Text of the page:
12 Days of Christmas at Jo-Erl Farm

by Zach and Ben Roerden (ages 10 and 8)

(Sung to the tune of 12 days of Christmas)

On the first day of Christmas my true love gave to me a chicken in a haystack.

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On the second day of Christmas my true love gave to me two Ford tractors and a chicken in a haystack.

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On the third day of Christmas my true love gave to me three guinea hens, two Ford tractors, and a chicken in a haystack.

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On the fourth day of Christmas my true love gave to me four Hereford cows, three guinea hens, two Ford tractors, and a chicken in a haystack.

On the fifth day of Christmas my true love gave to me five sky lanterns, four Hereford cow, three guinea hens, two Ford tractors and a chicken in a haystack.

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On the sixth day of Christmas my true love gave to me six pizza pies, five sky lanterns, four Hereford cows, three guinea hens, two Ford tractors, and a chicken in a haystack.

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On the seventh day of Christmas my true love gave to me seven broody hens, six pizza pies, five sky lanterns, four Hereford cows, three guinea hens, two Ford tractors, and a chicken in a haystack.

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On the eighth day of Christmas my true love gave to me eight pullet eggs, seven broody hens, six pizza pies, five sky lanterns, four Hereford cows, three guinea hens, two Ford tractors, and a chicken in a haystack.

On the ninth day of Christmas my true love gave to me nine farm-campers weeding, eight pullet eggs, seven broody hens, six pizza pies, five sky lanterns, four Hereford cows, three guinea hens, two Ford tractors, and a chicken in a haystack.

Mama Cow

On the tenth day of Christmas my true love gave to me ten Jerseys milking, nine farm-campers weeding, eight pullet eggs, seven broody hens, six pizza pies, five sky lanterns, four Hereford cows, three guinea hens, two Ford tractors, and a chicken in a haystack.

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On the eleventh day of Christmas my true love gave to me eleven of Ed’s friends haying, ten Jerseys milking, nine farm-campers weeding, eight pullet eggs, seven broody hens, six pizza pies, five sky lanterns, four Hereford cows, three guinea hens, two Ford tractors, and a chicken in a haystack.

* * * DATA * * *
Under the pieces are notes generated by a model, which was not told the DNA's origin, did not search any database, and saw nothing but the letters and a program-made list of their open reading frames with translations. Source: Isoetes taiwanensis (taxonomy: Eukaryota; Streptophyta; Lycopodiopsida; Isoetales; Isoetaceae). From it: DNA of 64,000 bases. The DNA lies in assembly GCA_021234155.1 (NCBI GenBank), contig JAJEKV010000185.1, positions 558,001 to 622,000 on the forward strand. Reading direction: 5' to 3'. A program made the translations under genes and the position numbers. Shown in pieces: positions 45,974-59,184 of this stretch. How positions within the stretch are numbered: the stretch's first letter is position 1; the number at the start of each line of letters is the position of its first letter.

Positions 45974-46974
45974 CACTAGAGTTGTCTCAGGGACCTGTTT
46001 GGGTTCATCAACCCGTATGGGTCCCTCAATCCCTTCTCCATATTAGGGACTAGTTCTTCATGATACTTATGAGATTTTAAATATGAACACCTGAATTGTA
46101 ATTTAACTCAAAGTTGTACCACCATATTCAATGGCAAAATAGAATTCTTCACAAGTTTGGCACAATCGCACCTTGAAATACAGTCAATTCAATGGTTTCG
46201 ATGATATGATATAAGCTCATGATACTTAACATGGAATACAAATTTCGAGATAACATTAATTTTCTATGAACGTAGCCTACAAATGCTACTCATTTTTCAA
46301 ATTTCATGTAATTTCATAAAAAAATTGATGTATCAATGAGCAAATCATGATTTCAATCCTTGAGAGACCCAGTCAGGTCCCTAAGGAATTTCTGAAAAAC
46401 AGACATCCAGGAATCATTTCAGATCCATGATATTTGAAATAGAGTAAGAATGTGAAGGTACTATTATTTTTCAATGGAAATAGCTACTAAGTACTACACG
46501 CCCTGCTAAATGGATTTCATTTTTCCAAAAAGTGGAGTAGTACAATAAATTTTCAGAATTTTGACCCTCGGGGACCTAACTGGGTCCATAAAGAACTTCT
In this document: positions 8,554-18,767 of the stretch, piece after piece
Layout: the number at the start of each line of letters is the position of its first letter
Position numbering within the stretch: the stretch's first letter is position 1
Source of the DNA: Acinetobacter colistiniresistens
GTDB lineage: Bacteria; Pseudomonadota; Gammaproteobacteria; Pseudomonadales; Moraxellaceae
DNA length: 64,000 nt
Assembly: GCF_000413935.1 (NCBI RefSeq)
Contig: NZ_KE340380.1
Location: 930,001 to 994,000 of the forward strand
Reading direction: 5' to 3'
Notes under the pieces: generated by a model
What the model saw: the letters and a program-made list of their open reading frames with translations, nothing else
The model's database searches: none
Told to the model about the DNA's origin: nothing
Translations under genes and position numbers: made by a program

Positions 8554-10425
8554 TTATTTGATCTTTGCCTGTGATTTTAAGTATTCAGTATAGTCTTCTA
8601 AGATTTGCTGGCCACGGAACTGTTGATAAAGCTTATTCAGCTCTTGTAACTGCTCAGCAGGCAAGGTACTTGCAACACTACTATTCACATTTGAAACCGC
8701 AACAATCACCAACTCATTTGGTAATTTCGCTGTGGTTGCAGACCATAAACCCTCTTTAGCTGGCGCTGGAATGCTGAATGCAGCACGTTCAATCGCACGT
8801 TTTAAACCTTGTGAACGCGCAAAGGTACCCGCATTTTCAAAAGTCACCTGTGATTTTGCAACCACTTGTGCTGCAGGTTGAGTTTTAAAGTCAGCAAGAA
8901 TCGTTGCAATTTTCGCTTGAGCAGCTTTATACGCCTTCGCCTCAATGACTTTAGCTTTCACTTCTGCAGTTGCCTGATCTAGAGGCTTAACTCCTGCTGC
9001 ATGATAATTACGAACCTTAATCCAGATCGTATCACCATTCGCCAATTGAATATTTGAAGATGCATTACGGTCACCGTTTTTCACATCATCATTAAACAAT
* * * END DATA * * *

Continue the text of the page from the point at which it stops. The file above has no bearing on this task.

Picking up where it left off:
On the twelfth day of Christmas my true love gave to me twelve eggs a dozen, eleven of Ed’s friends haying, ten Jerseys milking, nine farm-campers weeding, eight pullet eggs, seven broody hens, six pizza pies, five sky lanterns, four Hereford cows, three guinea hens, two Ford tractors, and a chicken in a haystack.

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And the Weasel Strikes Again

by Laura Parker Roerden

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We had an entire blessed week of quiet here on the weasel front. I no longer braced myself before I walked into the coop. We had stopped leaving the lights on all night. I had turned off the baby monitor. I had stopped walking the perimeter.

But this morning, after I fed the chickens, as an afterthought I looked behind the egg boxes and there it was: a headless aracauna chicken, a heritage breed from Chile. Aracaunas are among my favorite chickens. They are the ones that lay the bluish green eggs that look like paint chips or something you’d find in a fairy tale.

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Each aracuana hen is different. Some are speckled beige and black; others are reddish brown. This one that was the most recent kill was a heartbreakingly almost cerulean grey.

In that moment I wanted to be like Scarlett O’Hara and just close the door to the coop.

I can’t think about that right now. If I do, I’ll go crazy. I’ll think about that tomorrow.

But I didn’t.

Instead, I went inside the farmhouse. I took a deep breath. I maybe cried a little. I sent a pressing work email out about a book project. And then once again got back to examining the crime scene with our handyman Keith. We found paint chips and dust disturbed around an area of chicken wire that might provide about an inch of opening: likely the place of entry. We closed more holes.

I went back to the hardware store.

“Do you think the fox pee will work?” I ask the man in the paint department, who no doubt knows me as the weasel lady. “There’s no coyote pee left.”

“The coyote urine had opened all over the floor,” the clerk explained patiently. “We had to dispense of it quickly. It leaves quite the stench.”

“Yes,” I nod knowingly.

When did this happen? When did I begin spending mornings discussing the merits of various dehydrated urines?

I purchase the fox urine, feeling slightly more like Scarlet vowing to rebuild Tara as I leave.

Afterall, tomorrow is another day.

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